For many, March 17 serves as an excuse to drink beer, wear green and maybe watch "Darby O'Gill and the Little People." But there's more to St. Patrick's Day than alcohol, pinches and little green men.
Naturally, Irish culture runs deeper than stereotypical shenanigans, so let's take a moment to plunge deeper into the rich well of Irish myth. Forget leprechauns and banshees, because far more wondrous and terrifying things await you in the earth barrows of Sidh.
While mischievous leprechauns steal most of the attention, King Iubdan and his kin are but a subset of a globally diverse spirit folk collectively known as "fairies." They include the pixies and the pari of modern Iran, the Dahomeyan azizan of Nigeria and the shiwanna of New Mexico's Keresan Keres Pueblo people, just to name a few. Everywhere you look, the people of the invisible kingdom seem to watch from the shadows — and Irish myth is no exception.
In his book "Fairy and Folk Tales of the Irish Peasantry," William Butler Yeats divided fairy folk into two categories: solitary and trooping fairies. The solitary variety are often loners tied to a particular place. They include the wish-granting leprechauns and wailing banshees. In fact, the "shee" in banshee is the source of the diminutive word sheehogue, the Gaelic word for fairy.
But it's the trooping fairies who exhibit all the culture, community and strife. Of this classification, the Daoine Sidhe (fairy people) are the most intriguing. Formally known as the Tuatha Dé Danann (people of the goddess Dana), this legendary race of super beings overthrew native Fir Bholgs.
Also known as the Corca Oidce or "people of darkness," the Fir Bholgs fled the might of the Daoine Sidhe into deep mountain caves and lonely forests, where they transformed into goblinoid creatures. But don't be too quick to pity them! The Fir Bholgs had dished the same treatment out to the Formorians, driving them into the soul-warping depths of the sea.
Magical powers, grace, intellect — the Daoine Sidhe had it all. While they could die in battle, they were essentially immortal. They could change their shape, become invisible or vanish into thin air. They lived among humans for a time, but eventually fell to the conquering Milesians (thought to be the Celts), who later worshiped them as gods. And so the fairy folk retreated into Earth barrows of Sidh, a secret underworld where they still practice their magic and culture today.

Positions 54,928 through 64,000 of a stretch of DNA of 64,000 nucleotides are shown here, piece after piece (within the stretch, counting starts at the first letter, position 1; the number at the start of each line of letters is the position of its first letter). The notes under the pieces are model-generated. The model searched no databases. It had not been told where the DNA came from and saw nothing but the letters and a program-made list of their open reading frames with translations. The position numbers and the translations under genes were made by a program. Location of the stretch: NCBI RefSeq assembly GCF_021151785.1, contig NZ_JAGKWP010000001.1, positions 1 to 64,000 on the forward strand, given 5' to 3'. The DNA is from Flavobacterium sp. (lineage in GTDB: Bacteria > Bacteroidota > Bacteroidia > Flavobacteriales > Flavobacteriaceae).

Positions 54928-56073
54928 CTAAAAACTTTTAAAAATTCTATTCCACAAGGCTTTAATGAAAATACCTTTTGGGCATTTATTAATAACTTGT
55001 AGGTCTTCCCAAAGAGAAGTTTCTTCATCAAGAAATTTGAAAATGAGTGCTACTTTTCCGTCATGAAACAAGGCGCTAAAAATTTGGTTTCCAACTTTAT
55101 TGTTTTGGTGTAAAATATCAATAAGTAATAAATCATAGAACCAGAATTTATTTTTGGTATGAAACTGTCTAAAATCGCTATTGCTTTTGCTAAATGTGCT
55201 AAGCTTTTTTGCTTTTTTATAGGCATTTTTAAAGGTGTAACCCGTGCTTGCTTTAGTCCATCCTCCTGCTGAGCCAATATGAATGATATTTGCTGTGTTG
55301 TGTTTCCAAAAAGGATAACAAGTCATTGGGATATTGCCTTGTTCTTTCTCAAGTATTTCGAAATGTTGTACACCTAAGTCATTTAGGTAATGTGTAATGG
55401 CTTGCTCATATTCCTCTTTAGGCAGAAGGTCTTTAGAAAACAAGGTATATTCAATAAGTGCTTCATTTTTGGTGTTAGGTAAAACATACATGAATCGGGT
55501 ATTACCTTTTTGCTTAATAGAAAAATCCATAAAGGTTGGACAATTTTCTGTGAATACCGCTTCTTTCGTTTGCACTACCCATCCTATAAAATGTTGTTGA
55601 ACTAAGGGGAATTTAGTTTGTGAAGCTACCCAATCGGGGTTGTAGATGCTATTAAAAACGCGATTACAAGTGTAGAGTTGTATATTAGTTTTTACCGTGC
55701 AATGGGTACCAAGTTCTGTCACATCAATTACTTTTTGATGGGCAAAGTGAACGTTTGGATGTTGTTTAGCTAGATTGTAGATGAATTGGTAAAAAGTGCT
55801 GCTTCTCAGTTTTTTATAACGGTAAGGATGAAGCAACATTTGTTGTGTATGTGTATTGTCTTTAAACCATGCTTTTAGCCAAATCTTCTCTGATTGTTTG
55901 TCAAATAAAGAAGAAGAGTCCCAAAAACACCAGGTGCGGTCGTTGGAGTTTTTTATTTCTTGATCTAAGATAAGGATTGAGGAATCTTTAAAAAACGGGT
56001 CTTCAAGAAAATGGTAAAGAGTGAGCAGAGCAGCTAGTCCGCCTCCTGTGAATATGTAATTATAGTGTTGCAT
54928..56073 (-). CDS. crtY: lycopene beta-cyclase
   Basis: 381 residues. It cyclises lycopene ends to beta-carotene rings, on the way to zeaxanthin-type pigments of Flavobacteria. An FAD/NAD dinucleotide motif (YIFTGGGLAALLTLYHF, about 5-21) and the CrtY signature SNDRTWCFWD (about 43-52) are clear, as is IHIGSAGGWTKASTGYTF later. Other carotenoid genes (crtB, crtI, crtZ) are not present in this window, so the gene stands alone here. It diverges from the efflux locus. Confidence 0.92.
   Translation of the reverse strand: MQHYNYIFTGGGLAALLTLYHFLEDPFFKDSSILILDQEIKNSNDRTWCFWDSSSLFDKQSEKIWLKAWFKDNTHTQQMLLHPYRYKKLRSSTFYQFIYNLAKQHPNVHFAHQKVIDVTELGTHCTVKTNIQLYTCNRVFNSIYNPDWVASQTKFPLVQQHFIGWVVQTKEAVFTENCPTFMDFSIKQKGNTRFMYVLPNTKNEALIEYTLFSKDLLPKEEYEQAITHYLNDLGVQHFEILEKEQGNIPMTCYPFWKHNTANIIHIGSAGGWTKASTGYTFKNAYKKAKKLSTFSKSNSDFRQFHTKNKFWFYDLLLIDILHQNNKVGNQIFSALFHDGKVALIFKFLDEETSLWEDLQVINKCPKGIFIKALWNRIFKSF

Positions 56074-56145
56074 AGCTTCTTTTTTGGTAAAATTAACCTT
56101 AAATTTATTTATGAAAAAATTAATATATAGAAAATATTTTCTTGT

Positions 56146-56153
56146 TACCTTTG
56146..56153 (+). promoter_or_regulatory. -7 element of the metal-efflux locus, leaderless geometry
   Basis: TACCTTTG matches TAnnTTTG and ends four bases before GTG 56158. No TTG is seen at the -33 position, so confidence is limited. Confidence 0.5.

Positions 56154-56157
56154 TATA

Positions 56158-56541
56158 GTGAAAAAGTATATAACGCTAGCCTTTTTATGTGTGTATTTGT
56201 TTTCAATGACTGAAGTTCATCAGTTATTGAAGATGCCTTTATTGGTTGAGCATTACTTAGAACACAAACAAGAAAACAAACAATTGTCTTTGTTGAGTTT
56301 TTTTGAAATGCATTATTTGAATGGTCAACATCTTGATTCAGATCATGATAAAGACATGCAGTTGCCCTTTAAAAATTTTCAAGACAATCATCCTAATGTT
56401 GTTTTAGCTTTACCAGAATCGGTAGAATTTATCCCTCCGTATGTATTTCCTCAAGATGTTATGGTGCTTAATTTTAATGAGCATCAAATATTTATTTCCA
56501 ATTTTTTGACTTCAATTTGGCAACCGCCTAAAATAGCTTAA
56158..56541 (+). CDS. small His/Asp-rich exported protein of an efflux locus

Among these magical fairy folk, you'll find numerous colorful and grotesque characters. Consider Balor, king of the Fir Bholg, whose evil eye could slay a hundred enemies with a single glance. However, as Yeats points out, his massive brow "required four men to raise it whenever he wanted to exert the power of his venomed glance over his enemies." Bholg finally perished when, according to folklorist Carol Rose, the Daoine Sidhe warrior Lug fired a stone missile that "took Balor's eye clean through his brain and out through the back of his head, killing 27 warriors behind him." (Surely that body count tops anything you'll find in a Warwick Davis "Leprechaun" movie.)
Or consider King Nuada, a mighty Daoine Sidhe warrior who lost an arm in battle and replaced it with a suspiciously cybernetic silver prosthetic — and later one of living flesh — to reclaim his throne. To think, all of this went down in Irish myth ages before "Star Wars" or "The Terminator."
If monsters are more your thing, you'll find plenty of nightmarish specimens in Irish myth. There's the monstrous dog Saidthe Suraraighe (or "bitch of evil"), just one of the Coinn Iotair "hounds of rage" of legendary Chieftain Crom Dubh. Or consider the dog-headed Coinchenn, who decapitated any and all suitors to her beautiful mortal daughter Delbehaem. And if you want a creature with a little more holiday flair, there's always the monstrous Caoránach, mother of demons. According to legend, St. Patrick himself banished the creature to the bottom of Lough Derg, a freshwater lake in central Ireland.
This is just a taste of Irish mythology, but there's plenty more out there for your seasonal consumption. Yeats' "Fairy and Folk Tales of the Irish Peasantry" is available via Project Gutenberg and Carol Rose's monster and fairy encyclopedias are required reading for any March 17 night of overindulgence.